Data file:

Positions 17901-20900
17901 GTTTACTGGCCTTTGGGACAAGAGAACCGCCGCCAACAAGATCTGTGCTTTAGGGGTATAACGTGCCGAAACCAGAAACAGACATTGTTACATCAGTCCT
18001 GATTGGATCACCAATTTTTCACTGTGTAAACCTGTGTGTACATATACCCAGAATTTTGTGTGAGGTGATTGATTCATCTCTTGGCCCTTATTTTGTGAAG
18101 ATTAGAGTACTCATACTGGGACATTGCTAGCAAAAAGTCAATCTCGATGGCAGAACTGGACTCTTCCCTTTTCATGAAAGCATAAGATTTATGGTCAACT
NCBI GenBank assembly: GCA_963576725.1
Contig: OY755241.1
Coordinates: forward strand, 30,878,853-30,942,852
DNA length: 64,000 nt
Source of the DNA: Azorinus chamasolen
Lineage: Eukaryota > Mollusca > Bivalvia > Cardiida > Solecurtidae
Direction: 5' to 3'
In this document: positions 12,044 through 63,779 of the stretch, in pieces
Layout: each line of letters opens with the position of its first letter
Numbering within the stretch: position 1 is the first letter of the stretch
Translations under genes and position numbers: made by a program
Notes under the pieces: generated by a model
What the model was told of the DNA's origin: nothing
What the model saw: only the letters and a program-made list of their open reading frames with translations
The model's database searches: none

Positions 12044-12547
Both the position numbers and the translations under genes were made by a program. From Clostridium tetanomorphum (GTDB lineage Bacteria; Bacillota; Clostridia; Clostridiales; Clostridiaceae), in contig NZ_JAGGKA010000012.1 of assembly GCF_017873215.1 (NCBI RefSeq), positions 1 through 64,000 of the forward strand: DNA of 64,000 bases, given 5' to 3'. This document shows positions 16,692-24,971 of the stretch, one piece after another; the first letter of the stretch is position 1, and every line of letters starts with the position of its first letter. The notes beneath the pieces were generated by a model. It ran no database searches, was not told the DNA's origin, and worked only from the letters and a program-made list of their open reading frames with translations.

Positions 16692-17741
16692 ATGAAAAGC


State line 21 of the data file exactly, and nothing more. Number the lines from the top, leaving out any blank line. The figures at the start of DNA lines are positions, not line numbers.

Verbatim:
Both the position numbers and the translations under genes were made by a program. From Clostridium tetanomorphum (GTDB lineage Bacteria; Bacillota; Clostridia; Clostridiales; Clostridiaceae), in contig NZ_JAGGKA010000012.1 of assembly GCF_017873215.1 (NCBI RefSeq), positions 1 through 64,000 of the forward strand: DNA of 64,000 bases, given 5' to 3'. This document shows positions 16,692-24,971 of the stretch, one piece after another; the first letter of the stretch is position 1, and every line of letters starts with the position of its first letter. The notes beneath the pieces were generated by a model. It ran no database searches, was not told the DNA's origin, and worked only from the letters and a program-made list of their open reading frames with translations.